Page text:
Apple's ARKit

Augmented Reality or AR is the next big thing for Apple. After the announcement of a tool called ARKit, Apple has joined the league of Google, Microsoft, and many others that have been experimenting with AR for a long time.

But, the new ARKit by Apple that is available for iOS 11 beta, is already indicating that Apple will surely bring AR into the mainstream faster and much better than anyone else. The tool allows developers to place virtual objects in the real world through the iPhone’s camera.

ARKit is an API for building AR applications for iOS devices. Apple ARKit was revealed by the company earlier this month at this year’s WWDC. Now, it’s all set to be integrated onto millions of devices by the time iOS 11 is released later this year.

The company hasn’t yet revealed what apps will be integrated with ARKit internally, but the developers have started to make use of the tool and figured out what this tool is capable of. And the first notable feature of this technology has emerged as Simple tape-measuring. The app using the ARKit can measure the dimensions accurately.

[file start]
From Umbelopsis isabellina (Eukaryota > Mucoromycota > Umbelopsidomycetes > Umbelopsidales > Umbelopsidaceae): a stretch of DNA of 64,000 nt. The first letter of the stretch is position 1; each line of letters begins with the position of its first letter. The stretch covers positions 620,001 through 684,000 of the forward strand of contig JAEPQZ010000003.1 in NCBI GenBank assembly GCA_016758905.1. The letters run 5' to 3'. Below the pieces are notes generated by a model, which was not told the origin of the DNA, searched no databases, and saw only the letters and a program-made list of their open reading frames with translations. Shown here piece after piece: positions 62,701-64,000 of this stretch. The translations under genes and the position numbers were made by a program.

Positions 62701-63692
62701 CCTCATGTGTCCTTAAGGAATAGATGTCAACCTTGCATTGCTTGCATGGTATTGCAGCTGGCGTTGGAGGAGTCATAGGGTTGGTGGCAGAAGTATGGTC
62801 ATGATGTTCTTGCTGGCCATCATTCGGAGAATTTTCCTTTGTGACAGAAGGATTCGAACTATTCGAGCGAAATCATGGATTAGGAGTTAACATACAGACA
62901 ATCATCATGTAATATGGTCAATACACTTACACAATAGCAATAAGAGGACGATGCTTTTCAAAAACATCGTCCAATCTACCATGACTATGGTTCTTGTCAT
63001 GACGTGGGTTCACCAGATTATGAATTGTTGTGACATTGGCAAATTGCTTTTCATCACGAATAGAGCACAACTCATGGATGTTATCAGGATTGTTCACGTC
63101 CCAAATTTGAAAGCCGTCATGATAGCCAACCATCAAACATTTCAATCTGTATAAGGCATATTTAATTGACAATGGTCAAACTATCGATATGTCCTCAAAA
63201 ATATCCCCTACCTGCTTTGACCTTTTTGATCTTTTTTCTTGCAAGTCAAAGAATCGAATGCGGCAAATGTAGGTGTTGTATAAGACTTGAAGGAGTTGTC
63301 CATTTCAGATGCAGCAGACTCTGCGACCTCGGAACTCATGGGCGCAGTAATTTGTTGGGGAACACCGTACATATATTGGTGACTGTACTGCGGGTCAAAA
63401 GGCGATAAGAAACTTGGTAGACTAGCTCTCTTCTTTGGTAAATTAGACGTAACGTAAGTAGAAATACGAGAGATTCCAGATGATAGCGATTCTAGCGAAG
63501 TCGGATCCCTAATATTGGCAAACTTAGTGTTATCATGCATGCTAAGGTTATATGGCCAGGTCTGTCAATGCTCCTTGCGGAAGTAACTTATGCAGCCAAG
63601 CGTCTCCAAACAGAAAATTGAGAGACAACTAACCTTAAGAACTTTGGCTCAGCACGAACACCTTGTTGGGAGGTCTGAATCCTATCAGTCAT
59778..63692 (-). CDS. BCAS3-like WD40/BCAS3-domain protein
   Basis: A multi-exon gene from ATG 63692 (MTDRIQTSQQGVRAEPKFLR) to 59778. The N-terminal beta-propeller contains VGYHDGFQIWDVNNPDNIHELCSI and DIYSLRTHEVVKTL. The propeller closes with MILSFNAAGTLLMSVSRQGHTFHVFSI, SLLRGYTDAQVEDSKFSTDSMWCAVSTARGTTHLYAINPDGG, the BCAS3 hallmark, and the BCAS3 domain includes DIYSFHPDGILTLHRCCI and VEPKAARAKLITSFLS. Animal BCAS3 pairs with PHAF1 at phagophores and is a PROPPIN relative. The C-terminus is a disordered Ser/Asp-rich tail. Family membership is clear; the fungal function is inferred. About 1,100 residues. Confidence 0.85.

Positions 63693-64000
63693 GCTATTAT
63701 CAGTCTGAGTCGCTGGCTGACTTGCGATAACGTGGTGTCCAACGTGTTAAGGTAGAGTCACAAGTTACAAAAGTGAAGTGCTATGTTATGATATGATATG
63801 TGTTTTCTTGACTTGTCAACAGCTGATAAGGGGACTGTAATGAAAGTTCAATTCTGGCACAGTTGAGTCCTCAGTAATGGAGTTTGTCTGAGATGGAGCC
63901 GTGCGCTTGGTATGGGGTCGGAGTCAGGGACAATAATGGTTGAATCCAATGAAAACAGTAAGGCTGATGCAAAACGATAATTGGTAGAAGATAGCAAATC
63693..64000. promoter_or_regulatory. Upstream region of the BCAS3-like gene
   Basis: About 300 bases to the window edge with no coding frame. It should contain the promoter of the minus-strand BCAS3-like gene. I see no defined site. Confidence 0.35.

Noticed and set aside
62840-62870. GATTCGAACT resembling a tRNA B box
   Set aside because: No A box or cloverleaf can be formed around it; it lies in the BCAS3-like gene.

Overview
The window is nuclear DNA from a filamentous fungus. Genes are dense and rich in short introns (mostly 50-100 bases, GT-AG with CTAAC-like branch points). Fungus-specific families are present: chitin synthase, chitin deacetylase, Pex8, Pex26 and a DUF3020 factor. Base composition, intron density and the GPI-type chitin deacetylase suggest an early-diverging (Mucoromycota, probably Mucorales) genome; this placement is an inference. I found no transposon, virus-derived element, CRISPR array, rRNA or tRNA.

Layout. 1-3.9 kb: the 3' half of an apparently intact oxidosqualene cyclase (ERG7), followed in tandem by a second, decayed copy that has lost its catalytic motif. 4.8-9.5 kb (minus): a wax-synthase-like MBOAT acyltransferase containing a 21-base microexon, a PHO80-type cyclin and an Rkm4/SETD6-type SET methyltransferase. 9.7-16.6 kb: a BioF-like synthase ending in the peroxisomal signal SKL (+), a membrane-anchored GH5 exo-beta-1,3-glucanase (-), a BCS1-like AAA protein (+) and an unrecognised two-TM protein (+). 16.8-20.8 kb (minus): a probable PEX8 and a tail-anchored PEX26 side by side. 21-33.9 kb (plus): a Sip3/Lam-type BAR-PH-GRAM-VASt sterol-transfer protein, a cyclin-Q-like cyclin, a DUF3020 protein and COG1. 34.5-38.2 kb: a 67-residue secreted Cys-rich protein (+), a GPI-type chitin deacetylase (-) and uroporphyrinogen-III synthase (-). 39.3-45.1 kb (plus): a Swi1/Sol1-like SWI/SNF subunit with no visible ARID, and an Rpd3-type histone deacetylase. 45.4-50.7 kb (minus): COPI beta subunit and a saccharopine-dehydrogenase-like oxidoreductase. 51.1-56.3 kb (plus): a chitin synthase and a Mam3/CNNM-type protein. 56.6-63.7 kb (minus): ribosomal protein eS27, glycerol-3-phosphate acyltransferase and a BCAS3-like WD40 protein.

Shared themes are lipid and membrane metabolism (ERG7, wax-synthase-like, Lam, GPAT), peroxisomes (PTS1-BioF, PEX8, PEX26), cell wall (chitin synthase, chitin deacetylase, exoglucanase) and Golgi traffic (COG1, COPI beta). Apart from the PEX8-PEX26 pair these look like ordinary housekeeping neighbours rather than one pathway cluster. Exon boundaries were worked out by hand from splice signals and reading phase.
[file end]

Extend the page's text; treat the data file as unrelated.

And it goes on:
Apple ARKit

It started with a quick demo by an app called ARuler that showed how to measure the length of a golf club. This demo got widely popular as it measured the distance quite accurately.

Also, a second, slightly more polished demo from Laan Labs hit the internet. Their solution, called ARMeasure, was complete with a virtual tape measure.

The main reason why many tech geeks are so excited by these demos is that before Apple built ARKit, these applications were really difficult to build and nearly impossible when using a standard camera. But, now with the help of this tool developers can build many of such apps that will work on iPhone’s camera.

Also read: Here’s How This Guy Assembled An Apple iPhone 6S From Scrap

We have already seen how little time it took to develop two seemingly accurate AR measuring apps with the iOS 11 beta version only. Apple is definitely having an advantage because of this ease of app development with ARKit.  Also, ARKit requires only a recent iOS device so this is an added advantage in the contest with Google’s Tango that demands special hardware, phones laced with optical sensors.

Overall, Apple’s technique seems to do an excellent job of placing virtual objects into the real world. Also, the iPhone is much more convenient than Google’s Tango supporting devices. So, with iOS 11 update the iPhone will have much better apps with AR than its nearest Android devices.


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